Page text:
‘Sometimes I dream I am the horse, that I ascend,
unashamed of my muscularity, scattering hues and light
like flour from my father’s wheel.’
Today is the first day of the residency at Morley Library. Colin comes over to tell me I have a date wrong on the display. I thank him and correct it.
Then I start writing, beginning with Alice’s childhood. Starting points are Western Flatts, the knowledge acquired today that her father, Joseph Cliff, helped establish Wortley’s two cemeteries and the vast number of siblings she had.
I find out about the Unitiarian ministers at Mill Hill who would have preached to the family. One of them, Thomas Hincks, had an interest in zoophytes – animals that visually resemble a plant such as sea anemones. I do not manage to incorporate zoophytes in a poem but the Unitarianism interest in the Enlightenment does break through and my subject becomes one of illumination later in the morning when I write about the 1862 lighting of the gas lamps in Morley. I imagine this as a public occasion with Alice in attendance and write about it as a diary entry.
In the afternoon there is quite a party – Clive, Julie, Cath, Peter and Christine are there to hear the work so far, look at the scrapbook and exchange information. Christine would like to see a character that continues the work of women like Alice by fighting for change and against injustice. This delights me as it is important to me that the show is not a dull rehashing of history. I was thinking along these lines. ‘I feel like we’ve made some good progress,’ Clive says. He gives me some historical details about what Morley was like in 1862 that I will later include in the piece.
‘I leave spaces greening the future,
the muscle on my ring finger
and the bones of my slack-corseted spine intact.’
I have an idea of where the show might begin but on Tuesday my intuition pulls me towards writing about the end of Alice’s life and her legacy – an exercise workshop participants will remember from the festival. From my experience of writing novels, I trust that the middle will come later. I research and write, looking at clippings from the scrapbook and information given to me by Morley Community Archives about Alice’s funeral and the New Year Council meeting that follows it. Some of the phrases are too beautiful to omit and I begin to work words from the newspaper transcripts into what I’m writing, the script becoming a collage of fact and fiction.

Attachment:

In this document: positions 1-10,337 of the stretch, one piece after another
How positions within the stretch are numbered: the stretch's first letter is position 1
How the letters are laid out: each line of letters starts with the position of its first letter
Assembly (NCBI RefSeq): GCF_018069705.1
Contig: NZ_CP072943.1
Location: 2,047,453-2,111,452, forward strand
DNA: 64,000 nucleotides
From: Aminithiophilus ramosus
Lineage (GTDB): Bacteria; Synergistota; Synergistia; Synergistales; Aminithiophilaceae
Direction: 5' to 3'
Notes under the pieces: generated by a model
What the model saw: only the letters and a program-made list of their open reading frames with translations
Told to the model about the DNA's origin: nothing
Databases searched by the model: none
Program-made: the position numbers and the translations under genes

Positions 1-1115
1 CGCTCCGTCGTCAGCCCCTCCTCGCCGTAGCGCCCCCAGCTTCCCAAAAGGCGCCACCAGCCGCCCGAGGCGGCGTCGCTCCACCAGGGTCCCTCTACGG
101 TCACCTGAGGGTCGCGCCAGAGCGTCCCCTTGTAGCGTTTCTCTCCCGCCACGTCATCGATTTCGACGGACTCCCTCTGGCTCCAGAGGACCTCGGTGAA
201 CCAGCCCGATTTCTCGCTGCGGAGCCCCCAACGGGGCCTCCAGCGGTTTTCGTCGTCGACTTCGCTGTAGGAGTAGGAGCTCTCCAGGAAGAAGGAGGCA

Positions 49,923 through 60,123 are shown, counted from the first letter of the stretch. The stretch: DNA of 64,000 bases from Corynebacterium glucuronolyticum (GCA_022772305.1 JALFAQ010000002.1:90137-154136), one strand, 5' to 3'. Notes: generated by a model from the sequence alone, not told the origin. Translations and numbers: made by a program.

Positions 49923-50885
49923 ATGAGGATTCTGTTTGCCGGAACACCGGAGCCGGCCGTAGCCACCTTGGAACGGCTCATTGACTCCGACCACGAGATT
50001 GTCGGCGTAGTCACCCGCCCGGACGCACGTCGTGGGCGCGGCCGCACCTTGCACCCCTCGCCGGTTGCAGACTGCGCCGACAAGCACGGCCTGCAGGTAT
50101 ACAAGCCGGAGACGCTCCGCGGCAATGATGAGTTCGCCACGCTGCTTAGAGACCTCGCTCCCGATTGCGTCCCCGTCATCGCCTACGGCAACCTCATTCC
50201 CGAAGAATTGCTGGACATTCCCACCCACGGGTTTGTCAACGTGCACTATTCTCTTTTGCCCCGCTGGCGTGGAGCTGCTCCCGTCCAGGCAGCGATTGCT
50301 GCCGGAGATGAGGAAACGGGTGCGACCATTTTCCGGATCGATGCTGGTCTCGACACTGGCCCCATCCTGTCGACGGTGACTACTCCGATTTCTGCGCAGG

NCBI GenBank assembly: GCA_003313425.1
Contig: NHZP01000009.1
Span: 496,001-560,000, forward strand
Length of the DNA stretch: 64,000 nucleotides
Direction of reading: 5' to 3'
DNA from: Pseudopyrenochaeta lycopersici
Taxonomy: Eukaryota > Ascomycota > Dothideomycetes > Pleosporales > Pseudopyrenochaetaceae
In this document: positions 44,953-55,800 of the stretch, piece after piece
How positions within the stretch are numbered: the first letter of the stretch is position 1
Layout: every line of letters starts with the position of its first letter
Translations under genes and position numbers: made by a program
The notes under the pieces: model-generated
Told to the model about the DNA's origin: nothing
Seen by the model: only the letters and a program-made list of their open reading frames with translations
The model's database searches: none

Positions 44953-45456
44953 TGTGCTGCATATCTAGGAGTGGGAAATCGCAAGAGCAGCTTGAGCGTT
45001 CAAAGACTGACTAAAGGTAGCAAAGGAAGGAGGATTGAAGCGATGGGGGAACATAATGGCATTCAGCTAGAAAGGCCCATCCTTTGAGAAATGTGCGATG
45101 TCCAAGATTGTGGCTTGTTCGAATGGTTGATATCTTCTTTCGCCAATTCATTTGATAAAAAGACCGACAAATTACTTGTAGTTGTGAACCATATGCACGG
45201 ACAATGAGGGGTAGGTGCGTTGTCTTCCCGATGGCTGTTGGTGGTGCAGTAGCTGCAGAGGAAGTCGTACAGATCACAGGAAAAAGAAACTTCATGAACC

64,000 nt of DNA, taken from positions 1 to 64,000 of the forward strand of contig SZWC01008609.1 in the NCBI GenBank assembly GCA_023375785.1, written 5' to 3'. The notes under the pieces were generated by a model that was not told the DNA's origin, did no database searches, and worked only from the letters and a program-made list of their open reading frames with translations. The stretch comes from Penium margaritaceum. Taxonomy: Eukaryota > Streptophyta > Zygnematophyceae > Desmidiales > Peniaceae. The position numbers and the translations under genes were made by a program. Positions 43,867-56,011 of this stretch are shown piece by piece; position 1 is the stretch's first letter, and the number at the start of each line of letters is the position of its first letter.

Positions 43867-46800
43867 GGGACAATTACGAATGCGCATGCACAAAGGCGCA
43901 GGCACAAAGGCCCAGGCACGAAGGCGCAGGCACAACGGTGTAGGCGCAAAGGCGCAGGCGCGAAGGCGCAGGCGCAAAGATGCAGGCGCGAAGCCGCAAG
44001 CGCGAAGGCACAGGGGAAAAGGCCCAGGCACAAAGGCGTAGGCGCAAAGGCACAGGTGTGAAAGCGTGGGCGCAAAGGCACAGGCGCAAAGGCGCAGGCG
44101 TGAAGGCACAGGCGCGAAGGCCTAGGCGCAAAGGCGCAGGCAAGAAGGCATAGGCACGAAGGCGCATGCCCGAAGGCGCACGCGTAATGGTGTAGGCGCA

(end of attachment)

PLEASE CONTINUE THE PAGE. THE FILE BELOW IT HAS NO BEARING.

Apart from the library visitors who pause to look at the display, we only have two visitors on Tuesday. Paul isn’t from Morley and doesn’t know about Alice but talks about how when women were campaigning for the vote many men also didn’t have the vote. This is a good point; measures taken to increase the male franchise was a key reason for women to think they had a chance of obtaining the vote and they grasped the opportunity and class is very relevant to this project. An older woman comes in and tells me her brother was born in Morley Hall, that there was a room with a cold atmosphere that nurses didn’t like to go in. Could this be the ghost of Alice mentioned in George Atkinson’s article, Alice Cliff Scatcherd, I ponder.
‘The Arabs have a never ceasing battle with the sand which is ever returning as it is removed. And, in the pyramids, embalmed bodies show no signs of decay just as the teeth of the locals that are whitened from the chewing of sugar cane.’